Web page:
While we're in the collective mood to withdraw bankers' knighthoods and express outrage at their bonus payments, how about we also send a JCB down to the St Pauls side of the Millennium Bridge and dispose of some unwanted steel litter lumps? I speak, of course, of the 'HSBC Gates', that provide a sub-ironic guard of honour to anyone approaching Tate Modern from the north side of the river.
Long before the refrain of 'it's unfaayerrrrrrrr' rang out around Westminster in response to the monetary gluttons of the Square Mile and Canary Wharf, these ominously permanent monuments always offended me. The Millennium Bridge always had a self-conscious air of civic pride about it, that New Labour and (the bridge's architect) Lord Foster would scarcely allow to go unnoticed, back in the heady days of Tony Blair's pre-Iraq creativity love-in. The bridge would link the old and new of this great 'World City', the religious and the secular, allowing the opposing towers of Bankside and St Pauls to stare each other down. But this civic esplanade would also force people to dodge six metallic obstacles, dumped inexplicably and unapologetically by HSBC bank.
Arguably there was a certain honesty about the HSBC gates, which reminded people what this 'World City' status was really all about. But the audacity of HSBC in colonising this space is quite unlike any other forms of corporate sponsorship or public private partnership which characterised post-1989 neoliberalism. Where Shell and BP provide sponsorship for exhibitions curated by curators, for the benefit of the public, the HSBC Gates exist only to be the HSBC Gates. They are not only called the HSBC gates, they have the words 'HSBC GATES' engraved into them (in the top left corner in the photo above). Signifier and signified are fused. Imagine if Daniel Liebeskind had been invited to erect a memorial to Western capitalism, but while it was still experiencing its final vibrant flush.
By no conceivable standard can they constitute 'art', when their inspiration, funding, design and purpose all share a single source. There is no plaque to explain them, credit an artist, provide their year or thank HSBC for funding them. They are simply the HSBC Gates. Nor do they serve any utilitarian economic purpose, of the sort that can usually be squeezed out of any form of capitalism, no matter how deranged. They have no beneficiary other than themselves, making them a form of what should best be described as 'philanthronanism'. All of which poses the question: why on earth is a bank allowed to leave their rubbish lying around like this?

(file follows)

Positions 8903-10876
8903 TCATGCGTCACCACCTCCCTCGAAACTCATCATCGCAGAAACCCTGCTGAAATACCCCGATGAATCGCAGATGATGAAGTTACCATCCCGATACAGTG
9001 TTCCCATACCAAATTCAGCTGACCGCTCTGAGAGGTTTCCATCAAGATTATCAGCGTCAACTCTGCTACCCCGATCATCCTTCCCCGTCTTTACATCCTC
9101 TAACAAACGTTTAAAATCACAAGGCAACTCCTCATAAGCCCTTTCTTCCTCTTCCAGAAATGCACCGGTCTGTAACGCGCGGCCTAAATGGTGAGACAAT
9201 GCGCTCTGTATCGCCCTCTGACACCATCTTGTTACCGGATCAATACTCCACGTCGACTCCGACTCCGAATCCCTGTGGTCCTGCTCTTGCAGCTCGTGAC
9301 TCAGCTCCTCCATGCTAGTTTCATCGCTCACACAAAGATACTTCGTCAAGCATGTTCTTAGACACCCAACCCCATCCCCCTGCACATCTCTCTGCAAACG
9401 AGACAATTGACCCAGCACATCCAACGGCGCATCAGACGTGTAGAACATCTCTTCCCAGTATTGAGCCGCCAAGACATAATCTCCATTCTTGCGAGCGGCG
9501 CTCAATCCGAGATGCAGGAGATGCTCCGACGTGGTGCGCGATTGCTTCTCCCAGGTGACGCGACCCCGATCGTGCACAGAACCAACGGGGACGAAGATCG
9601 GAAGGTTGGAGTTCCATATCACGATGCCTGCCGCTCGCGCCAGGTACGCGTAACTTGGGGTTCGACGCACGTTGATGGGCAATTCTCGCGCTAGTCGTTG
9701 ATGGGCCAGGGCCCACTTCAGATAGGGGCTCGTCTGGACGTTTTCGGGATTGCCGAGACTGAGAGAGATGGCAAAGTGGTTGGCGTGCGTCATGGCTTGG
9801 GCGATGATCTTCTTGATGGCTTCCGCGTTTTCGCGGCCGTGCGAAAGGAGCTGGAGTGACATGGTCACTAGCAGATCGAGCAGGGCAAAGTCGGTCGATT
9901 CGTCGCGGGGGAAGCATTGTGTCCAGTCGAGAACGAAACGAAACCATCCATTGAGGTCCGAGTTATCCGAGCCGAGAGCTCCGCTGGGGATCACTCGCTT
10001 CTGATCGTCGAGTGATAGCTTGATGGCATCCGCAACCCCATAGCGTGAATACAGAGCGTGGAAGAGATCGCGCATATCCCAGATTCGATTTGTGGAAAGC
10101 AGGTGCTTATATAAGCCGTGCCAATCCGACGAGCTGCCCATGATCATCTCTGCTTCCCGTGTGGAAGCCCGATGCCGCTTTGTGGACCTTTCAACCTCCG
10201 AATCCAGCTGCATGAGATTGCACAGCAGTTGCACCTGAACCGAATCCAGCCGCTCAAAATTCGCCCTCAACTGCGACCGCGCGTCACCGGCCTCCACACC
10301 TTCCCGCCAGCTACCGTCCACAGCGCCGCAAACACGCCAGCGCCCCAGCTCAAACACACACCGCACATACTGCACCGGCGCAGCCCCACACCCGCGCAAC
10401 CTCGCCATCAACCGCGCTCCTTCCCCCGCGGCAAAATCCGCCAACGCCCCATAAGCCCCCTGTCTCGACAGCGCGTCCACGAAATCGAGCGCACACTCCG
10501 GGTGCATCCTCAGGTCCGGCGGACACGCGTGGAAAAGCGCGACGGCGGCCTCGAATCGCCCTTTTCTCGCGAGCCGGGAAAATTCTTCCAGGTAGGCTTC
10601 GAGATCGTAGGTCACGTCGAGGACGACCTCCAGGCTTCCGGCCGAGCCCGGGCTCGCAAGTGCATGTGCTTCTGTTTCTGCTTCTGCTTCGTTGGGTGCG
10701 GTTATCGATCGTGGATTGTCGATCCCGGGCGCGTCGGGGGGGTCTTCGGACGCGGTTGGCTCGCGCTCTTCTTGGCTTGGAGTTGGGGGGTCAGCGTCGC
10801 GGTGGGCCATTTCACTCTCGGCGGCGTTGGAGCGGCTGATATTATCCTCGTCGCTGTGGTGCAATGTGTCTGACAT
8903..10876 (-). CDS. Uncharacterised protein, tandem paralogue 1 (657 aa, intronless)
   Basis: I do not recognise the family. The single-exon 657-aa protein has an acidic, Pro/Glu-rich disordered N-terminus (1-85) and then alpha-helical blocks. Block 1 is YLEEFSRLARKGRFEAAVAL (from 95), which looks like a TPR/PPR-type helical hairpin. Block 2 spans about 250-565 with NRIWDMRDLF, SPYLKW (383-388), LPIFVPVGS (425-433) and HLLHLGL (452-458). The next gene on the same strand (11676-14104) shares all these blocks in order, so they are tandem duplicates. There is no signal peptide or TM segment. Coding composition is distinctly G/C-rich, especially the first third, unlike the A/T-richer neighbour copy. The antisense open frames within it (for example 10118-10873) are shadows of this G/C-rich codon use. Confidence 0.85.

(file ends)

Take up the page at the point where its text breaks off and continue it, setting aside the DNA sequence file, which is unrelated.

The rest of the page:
What has always troubled me the most about them - though also offered their one plausible justification - is that they will outlive all of us, and probably also our civilisation. They look as if they are built for eternity. I wonder how much a bank has to pay to be associated with a public monument or space forever. How did the Department of Culture Media and Sport build the business case for such an investment? Did they use the same techniques that environmental economists use, when modelling the risk of a nuclear reactor leaking in 1,000 years time? Should HSBC have also written the word 'GATES' in a form of meta-historical code, like nuclear safety experts have to, for the benefit of future civilisations?
Archaeologists from the year 3,000 will dig through the rubble of what once was London, discover signs of what was probably a place of worship to the north of the river, a power station (maybe an art gallery) to the south, then in between, the best-preserved late-second-millennium artefacts ever found. Magnificent steel structures, with scarcely a scratch upon them, will be lifted from the mud and taken away for cleaning. Over the following years, archaeologists will debate the meaning of 'HSBC GATES', who 'HSBC' might have been and how anyone could have attained the power to plant such robust structures, with his name carved into them, in such a location. Speculations on the culture and rituals of the early 2000s will be developed on this basis, and thanks to the HSBC Gates, some of them will be spot on. Perhaps this was their justification.